Turkey

Each election is a milestone in Turkish political history

Date: April 22, 2023.
Audio Reading Time:
0:00
/
I don’t know how much you want to know about Turkey, the country that lies in the westernmost of the East and the easternmost of the West. Turkey is about to experience its most crucial elections in its history, and to be able to understand the current situation in the country, I think it is best to start with a brief introduction, which I will do by comparing Turkey to other countries so that it can be better understood. I frequently visit many countries of the world as part of my job. No matter what country it is, each of them have certain behaviours that almost never change. For example, in middle- and higher-income countries, it has become customary to complain about the high cost of living, the general laziness of society and the quality of country politics, to keep a distance from tourists and foreigners, and to make cruel statements about immigrants. The people of these countries think the same when they are at home or work, and they do not hesitate to get into violent arguments with others, if necessary. It is possible to see the same ways of thinking in Turkey’s big cities we witness in countries such as France, Germany, the UK, Italy, Spain, Serbia, Croatia, Greece, US and Canada.
People in densely populated and lower middle-income countries avoid talking politics
In densely populated and lower middle-income countries, on the other hand, people do not have much time to think about these things, because they work overtime almost constantly to meet their basic needs. Interestingly, local politics is strong in these countries, no matter how autocratic or centralised they might be, and you rarely come across people who openly criticise the government. The reason they remain silent is because they want to become more powerful by eventually using politics or ingratiating themselves with politicians, or because they are ordinary citizens who fear that something might happen to them if they say anything negative about their leaders. They therefore avoid talking politics, especially while they barely make ends meet. People in these countries are different people at work and at home. These “suffering“ souls who keep their heads down at work and other social settings are either very good or very bad people at home. They frequently vent their anger and frustrations on their family, or they are quite affectionate at home because they are in a position of authority during their day jobs. These types of behaviour can often be observed in Russia, China, India, Middle East Countries, Africa and Latin America, and of course in Turkey. The reason why there are so many people in Turkey displaying both of the different behaviours I mentioned above is about an identity crisis. According to some scholars, Turkey is “the most eastern of the West”, whilst others think it’s “the most western of the East” as mentioned in the beginning. When people on the street are asked whether they consider themselves “Middle Easterners”, their answer is “no”. But, when they asked if they think of themselves as “Europeans”, their answer would vary from person to person. They do not accept being a Middle Easterner, but they often live like them, they confuse democratic rights with selfishness, they prefer individualism or being an insignificant part of the masses, instead of being a part of a group. They try to use politics to serve their own interests, and want to be on the winning side. That’s why, it is not possible to know their final decision until it is time to cast their votes.
It is quite difficult accurately to forecast the election results in Turkey
Therefore, it is quite difficult accurately to forecast the election results in Turkey due to all the reasons I have listed above. There is a huge difference between those two citizen types, and they always have difficulty in understanding each other. It is hard to bring them together in a common interest, but, though rarely, they can unite to change the course of history. Although this change does not always bring about positive results, it is an important fact that all politicians in this country should acknowledge. I think President Erdogan is also aware of this fact, since he seems to have taken the issue very seriously, especially now he is entering an election where he has a 50% chance to win. The Government has a difficult job ahead, considering the criticisms that peaked after Turkey’s February 6 earthquake. So, will his rule, which has been going on for almost 21 years, come to an end this time? Or will it endure? To find the answer, let’s take a tour in our recent history.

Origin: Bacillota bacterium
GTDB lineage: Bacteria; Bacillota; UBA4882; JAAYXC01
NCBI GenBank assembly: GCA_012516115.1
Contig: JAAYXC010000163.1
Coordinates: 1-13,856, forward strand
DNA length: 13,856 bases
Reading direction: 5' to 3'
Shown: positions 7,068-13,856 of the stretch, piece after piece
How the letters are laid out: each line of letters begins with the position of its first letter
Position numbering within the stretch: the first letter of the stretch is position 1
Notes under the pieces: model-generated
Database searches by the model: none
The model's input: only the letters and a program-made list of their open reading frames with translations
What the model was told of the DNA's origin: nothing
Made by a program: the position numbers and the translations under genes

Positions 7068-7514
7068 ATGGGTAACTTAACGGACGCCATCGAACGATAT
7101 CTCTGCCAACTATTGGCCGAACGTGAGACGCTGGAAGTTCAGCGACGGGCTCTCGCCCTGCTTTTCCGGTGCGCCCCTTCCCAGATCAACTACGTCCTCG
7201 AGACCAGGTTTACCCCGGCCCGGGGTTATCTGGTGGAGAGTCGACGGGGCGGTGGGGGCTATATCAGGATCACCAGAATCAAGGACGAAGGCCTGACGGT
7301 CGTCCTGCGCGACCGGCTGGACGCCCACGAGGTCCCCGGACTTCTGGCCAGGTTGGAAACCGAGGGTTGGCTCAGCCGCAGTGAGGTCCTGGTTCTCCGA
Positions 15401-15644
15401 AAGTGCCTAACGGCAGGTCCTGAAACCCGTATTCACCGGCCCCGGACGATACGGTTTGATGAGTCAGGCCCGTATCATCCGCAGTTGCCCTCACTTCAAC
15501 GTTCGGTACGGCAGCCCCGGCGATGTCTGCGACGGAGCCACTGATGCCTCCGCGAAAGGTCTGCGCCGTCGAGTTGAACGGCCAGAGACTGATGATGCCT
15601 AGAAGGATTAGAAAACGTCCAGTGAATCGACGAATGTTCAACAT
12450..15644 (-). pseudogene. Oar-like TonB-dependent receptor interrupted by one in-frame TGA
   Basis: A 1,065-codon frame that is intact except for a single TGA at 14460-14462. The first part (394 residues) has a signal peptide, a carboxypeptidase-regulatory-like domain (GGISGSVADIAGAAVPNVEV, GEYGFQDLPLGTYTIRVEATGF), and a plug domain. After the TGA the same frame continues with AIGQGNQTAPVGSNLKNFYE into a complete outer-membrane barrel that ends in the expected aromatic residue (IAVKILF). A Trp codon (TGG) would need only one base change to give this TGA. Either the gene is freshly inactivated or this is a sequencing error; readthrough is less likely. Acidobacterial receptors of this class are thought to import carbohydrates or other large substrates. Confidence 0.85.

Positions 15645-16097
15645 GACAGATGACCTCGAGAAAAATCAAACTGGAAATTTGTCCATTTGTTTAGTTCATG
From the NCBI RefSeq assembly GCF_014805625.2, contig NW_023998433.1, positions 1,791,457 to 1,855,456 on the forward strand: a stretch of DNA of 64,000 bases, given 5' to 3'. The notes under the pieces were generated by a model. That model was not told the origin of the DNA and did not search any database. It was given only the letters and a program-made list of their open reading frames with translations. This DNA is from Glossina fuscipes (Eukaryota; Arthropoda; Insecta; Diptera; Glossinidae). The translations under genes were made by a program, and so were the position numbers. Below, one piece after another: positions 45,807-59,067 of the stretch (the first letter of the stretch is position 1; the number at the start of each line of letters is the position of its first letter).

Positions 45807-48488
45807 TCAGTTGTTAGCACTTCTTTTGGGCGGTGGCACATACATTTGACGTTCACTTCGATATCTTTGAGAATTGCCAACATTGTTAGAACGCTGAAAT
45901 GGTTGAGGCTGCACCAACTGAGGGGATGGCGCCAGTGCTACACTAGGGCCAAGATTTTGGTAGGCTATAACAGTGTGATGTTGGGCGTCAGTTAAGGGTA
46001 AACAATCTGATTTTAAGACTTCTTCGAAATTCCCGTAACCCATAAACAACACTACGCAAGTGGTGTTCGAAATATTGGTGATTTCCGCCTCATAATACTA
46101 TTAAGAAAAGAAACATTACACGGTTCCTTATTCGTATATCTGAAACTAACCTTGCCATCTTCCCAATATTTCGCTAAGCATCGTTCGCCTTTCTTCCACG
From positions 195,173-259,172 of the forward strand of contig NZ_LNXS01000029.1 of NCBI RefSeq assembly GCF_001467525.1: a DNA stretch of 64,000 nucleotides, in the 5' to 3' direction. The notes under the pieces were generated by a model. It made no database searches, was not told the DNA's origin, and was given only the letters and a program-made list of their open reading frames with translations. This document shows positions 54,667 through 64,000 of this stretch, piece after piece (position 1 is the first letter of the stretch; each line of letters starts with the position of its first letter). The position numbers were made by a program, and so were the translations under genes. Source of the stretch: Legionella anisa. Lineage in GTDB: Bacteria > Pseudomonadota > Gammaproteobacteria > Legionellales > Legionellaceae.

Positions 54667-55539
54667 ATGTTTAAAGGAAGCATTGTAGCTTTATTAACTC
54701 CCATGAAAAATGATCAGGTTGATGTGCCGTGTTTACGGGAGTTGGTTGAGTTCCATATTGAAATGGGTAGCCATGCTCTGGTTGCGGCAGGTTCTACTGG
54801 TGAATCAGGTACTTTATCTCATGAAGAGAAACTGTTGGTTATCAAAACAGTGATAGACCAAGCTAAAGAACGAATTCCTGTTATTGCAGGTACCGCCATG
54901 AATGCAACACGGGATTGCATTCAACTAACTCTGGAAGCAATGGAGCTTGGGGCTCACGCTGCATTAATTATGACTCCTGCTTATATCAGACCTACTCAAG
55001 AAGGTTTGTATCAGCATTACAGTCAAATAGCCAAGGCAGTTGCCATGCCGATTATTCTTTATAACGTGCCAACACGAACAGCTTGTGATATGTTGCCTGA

The “Golden Years” Started Late but Ended a Little Prematurely

The 1990s have been called the “Golden Years“ in the global economy, especially in advanced economies. The Golden Years began with Clinton in 1993, and came to an end with the terrorist attacks of September 11. The Turkish economy, on the other hand, was quite volatile during that period. The 1994 financial crisis and the prominent political instability were two chief characteristics that marked the 1990s for the country. In the following years, the world economy has improved significantly, which lasted until 2008. Similarly, having started to do the right things, Turkey too managed to ameliorate its economy and to keep inflation, growth, interest and exchange rates under control despite the banking crisis in 2001.
As soon as Erdogan and his party came to power, contrary to expectations, they adopted a west-facing policy
As soon as Erdogan and his party came to power, contrary to expectations, they adopted a west-facing policy and took important steps to improve justice and equality, all of which helped the country withstand the 2008 financial crisis. Indeed, the 2002-2013 period has been the Golden Years for most of society. Besides its sporting achievements, social life in Turkey was making international headlines. As a country where different cultures and beliefs have peacefully cohabited for ages, Turkey was being applauded, almost envied, by the international community at the time. Everything was going quite well until 2011, when tensions began to grow between the government and certain organisations that had been supporting it. These tensions remained almost hidden until the wave of demonstrations that began on 28 May 2013 and gradually became worse and worse as the government was confused about when to show compassion and when to show strength and determination. In 2015, the first of two-round elections were held in June, and the second in November. Meanwhile, as the members of the ruling party were having violent arguments with each other, the country’s political composition was worn out in the process. Changes to the political system and constitutional amendments were the two main topics on the opposition’s agenda. However, despite all this turmoil, the Turkish lira managed not to depreciate as sharply as expected, which was probably due to the fact that the Government was not used to intervene constantly in the markets at the time. Those who were preparing to implement their secret agenda for quite some time finally decided to carry out their treacherous plans, taking advantage of the unstable political environment and civil unrest.